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In one of my applications I have a 1gb database table that is used for reference data. It has a huge amounts of reads coming off that table but there are no writes ever. I was wondering if there's any way that data could be loaded into RAM so that it doesn't have to be accessed from disk?

I'm using SQL Server 2005

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up vote 5 down vote accepted

If you have enough RAM, SQL will do an outstanding job determining what to load into RAM and what to seek on disk.

This question is asked a lot and it reminds me of people trying to manually set which "core" their process will run on -- let the OS (or in this case the DB) do what it was designed for.

If you want to verify that SQL is in fact reading your look-up data out of cache, then you can initiate a load test and use Sysinternals FileMon, Process Explorer and Process Monitor to verify that the 1GB table is not being read from. For this reason, we sometimes put our "lookup" data onto a separate filegroup so that it is very easy to monitor when it is being accessed on disk.

Hope this helps.

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You're going to want to take a look at memcached. It's what a lot of huge (and well-scaled) sites used to handle problems just like this. If you have a few spare servers, you can easily set them up to keep most of your data in memory.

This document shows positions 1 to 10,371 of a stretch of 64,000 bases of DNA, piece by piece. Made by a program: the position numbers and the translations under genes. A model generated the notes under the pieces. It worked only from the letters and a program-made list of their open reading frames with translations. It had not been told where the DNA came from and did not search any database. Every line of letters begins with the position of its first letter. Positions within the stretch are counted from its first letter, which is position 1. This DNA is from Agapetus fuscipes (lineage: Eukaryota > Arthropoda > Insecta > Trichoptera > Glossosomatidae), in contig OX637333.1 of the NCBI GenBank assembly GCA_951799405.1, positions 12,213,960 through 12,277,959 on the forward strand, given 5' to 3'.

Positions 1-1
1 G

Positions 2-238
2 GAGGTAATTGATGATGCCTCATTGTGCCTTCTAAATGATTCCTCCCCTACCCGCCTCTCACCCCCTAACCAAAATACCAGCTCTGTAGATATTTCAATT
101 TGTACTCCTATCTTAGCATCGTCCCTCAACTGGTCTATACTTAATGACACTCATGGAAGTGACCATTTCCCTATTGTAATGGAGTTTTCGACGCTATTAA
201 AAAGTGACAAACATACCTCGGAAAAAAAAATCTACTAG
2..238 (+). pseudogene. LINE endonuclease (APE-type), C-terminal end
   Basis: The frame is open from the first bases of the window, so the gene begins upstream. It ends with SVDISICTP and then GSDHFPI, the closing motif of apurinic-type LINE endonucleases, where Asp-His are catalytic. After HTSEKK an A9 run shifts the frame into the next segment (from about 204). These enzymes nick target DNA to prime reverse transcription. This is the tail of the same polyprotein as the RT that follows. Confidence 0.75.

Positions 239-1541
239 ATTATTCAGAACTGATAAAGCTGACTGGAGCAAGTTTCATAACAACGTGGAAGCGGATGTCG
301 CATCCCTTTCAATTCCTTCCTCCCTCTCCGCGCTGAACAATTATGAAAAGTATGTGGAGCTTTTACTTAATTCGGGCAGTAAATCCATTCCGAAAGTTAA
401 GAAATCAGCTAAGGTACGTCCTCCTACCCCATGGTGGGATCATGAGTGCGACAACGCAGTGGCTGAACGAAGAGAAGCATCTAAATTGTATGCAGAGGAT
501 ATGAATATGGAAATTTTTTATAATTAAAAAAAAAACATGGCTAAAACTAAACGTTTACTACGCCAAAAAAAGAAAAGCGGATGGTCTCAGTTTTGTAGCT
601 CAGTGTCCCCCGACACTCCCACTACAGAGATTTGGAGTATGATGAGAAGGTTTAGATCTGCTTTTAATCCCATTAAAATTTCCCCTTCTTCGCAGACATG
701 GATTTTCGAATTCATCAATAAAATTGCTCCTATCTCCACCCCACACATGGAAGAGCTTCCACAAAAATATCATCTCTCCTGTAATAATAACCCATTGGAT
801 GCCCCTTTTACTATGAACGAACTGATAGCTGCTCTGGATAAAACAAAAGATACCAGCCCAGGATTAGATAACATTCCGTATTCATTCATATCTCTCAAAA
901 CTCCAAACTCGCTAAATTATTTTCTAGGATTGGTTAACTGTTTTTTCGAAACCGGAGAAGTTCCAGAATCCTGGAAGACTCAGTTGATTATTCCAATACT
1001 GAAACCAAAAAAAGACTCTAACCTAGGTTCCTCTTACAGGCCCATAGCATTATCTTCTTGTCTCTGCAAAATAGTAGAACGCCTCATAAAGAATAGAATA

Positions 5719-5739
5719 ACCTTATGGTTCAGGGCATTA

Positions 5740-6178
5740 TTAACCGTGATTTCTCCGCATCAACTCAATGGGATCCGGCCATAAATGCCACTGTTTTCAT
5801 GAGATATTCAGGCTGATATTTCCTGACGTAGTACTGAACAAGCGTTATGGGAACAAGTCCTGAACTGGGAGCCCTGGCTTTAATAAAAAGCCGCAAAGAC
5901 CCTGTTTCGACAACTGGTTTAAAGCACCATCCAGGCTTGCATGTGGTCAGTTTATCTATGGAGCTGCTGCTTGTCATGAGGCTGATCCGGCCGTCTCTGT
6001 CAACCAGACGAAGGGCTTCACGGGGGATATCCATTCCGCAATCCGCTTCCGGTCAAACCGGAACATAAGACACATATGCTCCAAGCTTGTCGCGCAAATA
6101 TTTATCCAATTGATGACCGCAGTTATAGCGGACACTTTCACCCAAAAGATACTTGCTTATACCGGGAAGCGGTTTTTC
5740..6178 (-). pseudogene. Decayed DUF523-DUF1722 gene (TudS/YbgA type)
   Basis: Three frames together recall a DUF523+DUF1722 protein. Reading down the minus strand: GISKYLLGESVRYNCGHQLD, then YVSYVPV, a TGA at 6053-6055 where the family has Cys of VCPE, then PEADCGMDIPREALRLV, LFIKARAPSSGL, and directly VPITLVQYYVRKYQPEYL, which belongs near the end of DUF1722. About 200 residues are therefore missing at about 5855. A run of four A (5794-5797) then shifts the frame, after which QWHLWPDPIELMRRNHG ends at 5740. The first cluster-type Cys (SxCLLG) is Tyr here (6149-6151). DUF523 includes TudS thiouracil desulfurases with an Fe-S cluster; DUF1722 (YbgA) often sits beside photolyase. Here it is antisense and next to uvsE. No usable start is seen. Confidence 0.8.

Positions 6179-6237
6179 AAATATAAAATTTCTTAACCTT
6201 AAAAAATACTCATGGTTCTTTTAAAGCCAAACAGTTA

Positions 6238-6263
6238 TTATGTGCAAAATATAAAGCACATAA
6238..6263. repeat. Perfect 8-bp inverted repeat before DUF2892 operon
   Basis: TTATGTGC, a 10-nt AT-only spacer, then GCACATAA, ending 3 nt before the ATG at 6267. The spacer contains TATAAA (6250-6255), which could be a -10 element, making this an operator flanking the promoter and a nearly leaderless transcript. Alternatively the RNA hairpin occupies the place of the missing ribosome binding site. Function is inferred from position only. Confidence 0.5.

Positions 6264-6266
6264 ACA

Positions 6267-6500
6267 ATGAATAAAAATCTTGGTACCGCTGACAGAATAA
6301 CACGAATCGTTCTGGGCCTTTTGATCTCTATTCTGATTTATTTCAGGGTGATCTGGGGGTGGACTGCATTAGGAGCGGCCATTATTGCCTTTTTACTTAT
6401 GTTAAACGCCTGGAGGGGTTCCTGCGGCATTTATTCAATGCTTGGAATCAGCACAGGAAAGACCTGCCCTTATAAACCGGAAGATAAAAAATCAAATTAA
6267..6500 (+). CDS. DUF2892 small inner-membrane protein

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Just to clarify the issue for the sql2005 and up:

This functionality was introduced for performance in SQL Server version 6.5. DBCC PINTABLE has highly unwanted side-effects. These include the potential to damage the buffer pool. DBCC PINTABLE is not required and has been removed to prevent additional problems. The syntax for this command still works but does not affect the server.

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DBCC PINTABLE will explicitly pin a table in core if you want to make sure it remains cached.

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